Super User is a question and answer site for computer enthusiasts and power users. It's 100% free, no registration required.

Sign up
Here's how it works:
  1. Anybody can ask a question
  2. Anybody can answer
  3. The best answers are voted up and rise to the top

Back in Windows 95 OSR2 (I believe), there was a conversion tool that would take your extant FAT16 partition and change it to FAT32 non-destructively (most of the time).

Are there any tools like that now for going from one file system type to another in situ without destroying the data?

Examples: from etx3 to ext4? Or NTFS to XFS?

share|improve this question
I just picked those two as examples.. any others would be cool/fun, too - ReiserFS3 to JFS or FAT to etx2... – warren Jun 15 '10 at 15:20
this could be done to a new fs/partition with some of the techniques here:… – warren Jun 15 '10 at 16:40
"Windows 95 ... would ... change it to FAT32 non-destructively (most of the time)" made me laugh. Most of the time is such a great description of Windows 95. Most of the time it didn't crash (if you rebooted once a day). Most of the time networking would work. Most of the time... – Wayne Johnston Jun 16 '10 at 1:53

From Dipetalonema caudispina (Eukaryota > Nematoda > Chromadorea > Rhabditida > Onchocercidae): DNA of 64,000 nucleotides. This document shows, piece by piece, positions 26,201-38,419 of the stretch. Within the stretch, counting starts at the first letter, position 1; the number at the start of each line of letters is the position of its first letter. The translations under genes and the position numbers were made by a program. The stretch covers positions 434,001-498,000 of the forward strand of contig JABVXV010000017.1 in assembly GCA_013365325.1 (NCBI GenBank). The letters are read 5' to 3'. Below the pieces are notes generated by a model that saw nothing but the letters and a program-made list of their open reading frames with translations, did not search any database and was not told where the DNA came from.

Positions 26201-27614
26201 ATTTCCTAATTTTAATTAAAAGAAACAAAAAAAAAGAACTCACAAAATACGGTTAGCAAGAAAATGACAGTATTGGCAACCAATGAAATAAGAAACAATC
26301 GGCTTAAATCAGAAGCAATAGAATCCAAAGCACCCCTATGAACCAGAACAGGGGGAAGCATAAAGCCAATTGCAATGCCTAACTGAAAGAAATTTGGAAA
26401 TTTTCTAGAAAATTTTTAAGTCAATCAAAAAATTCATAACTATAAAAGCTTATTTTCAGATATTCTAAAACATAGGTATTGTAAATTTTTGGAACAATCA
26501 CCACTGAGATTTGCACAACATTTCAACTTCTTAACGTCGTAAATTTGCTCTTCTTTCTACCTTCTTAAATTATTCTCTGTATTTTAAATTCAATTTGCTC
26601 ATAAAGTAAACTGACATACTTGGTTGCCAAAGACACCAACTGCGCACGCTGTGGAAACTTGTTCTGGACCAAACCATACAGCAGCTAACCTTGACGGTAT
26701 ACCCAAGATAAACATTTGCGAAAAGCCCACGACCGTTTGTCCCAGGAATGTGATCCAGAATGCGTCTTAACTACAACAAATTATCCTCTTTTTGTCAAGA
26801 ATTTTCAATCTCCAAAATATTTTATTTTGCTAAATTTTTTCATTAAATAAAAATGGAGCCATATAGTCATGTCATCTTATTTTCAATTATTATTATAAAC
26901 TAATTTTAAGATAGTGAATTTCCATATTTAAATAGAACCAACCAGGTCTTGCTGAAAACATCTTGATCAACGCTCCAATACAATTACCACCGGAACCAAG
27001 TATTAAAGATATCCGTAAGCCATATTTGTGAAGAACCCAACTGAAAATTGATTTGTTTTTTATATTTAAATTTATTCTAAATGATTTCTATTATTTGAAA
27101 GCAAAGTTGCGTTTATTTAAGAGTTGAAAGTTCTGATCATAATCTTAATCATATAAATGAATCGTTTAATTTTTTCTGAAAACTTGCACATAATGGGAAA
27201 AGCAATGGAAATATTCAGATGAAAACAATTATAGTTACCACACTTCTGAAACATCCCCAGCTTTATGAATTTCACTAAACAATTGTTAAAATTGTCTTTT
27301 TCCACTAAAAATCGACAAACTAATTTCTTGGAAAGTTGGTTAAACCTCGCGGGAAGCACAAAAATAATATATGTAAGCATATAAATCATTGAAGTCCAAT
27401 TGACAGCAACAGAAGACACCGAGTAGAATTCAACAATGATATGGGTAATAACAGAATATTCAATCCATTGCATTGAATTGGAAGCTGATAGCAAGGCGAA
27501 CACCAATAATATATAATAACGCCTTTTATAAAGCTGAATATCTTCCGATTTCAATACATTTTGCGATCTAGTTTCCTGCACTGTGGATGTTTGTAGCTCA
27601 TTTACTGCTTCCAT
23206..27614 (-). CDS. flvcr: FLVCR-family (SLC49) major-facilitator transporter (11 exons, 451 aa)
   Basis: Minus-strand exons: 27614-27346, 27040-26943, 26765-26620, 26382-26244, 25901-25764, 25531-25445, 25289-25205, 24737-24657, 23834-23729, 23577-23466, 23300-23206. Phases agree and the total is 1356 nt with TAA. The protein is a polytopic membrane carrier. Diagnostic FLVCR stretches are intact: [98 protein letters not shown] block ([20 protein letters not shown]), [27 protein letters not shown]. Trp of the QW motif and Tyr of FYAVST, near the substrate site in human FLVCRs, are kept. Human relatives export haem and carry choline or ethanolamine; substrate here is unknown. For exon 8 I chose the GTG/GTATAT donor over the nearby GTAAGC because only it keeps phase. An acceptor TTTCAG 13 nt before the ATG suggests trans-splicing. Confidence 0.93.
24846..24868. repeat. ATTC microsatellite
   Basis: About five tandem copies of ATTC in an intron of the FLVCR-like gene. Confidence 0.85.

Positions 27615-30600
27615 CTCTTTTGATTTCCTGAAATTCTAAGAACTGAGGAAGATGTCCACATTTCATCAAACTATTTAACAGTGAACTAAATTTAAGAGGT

@Wayne Johnston - yes yes, we all look back and laugh at Windows 95 :) ..but whether it was funny or always successful, it was still a nifty function :) – warren Jun 16 '10 at 16:54
up vote 1 down vote accepted

For ext3 to ext4 you can use:

tune2fs -O extents,uninit_bg,dir_index /dev/yourfilesystem

followed by:

fsck -pDf /dev/yourfilesystem

To return the system to a consistent state. However, I don't believe (someone correct me if I'm wrong) that this is a complete conversion. I believe there may be an issue with extents...

For FAT to NTFS:

convert (your drive letter here): /fs:ntfs

NTFS to XFS I have no idea but I would doubt it. NTFS is proprietary...

share|improve this answer

the built in convert command in Windows (even in windows 7), let you convert a FAT filesystem to NTFS,

For other convertions Partition Magic may do the job.

share|improve this answer

Your Answer


By posting your answer, you agree to the privacy policy and terms of service.

Not the answer you're looking for? Browse other questions tagged or ask your own question.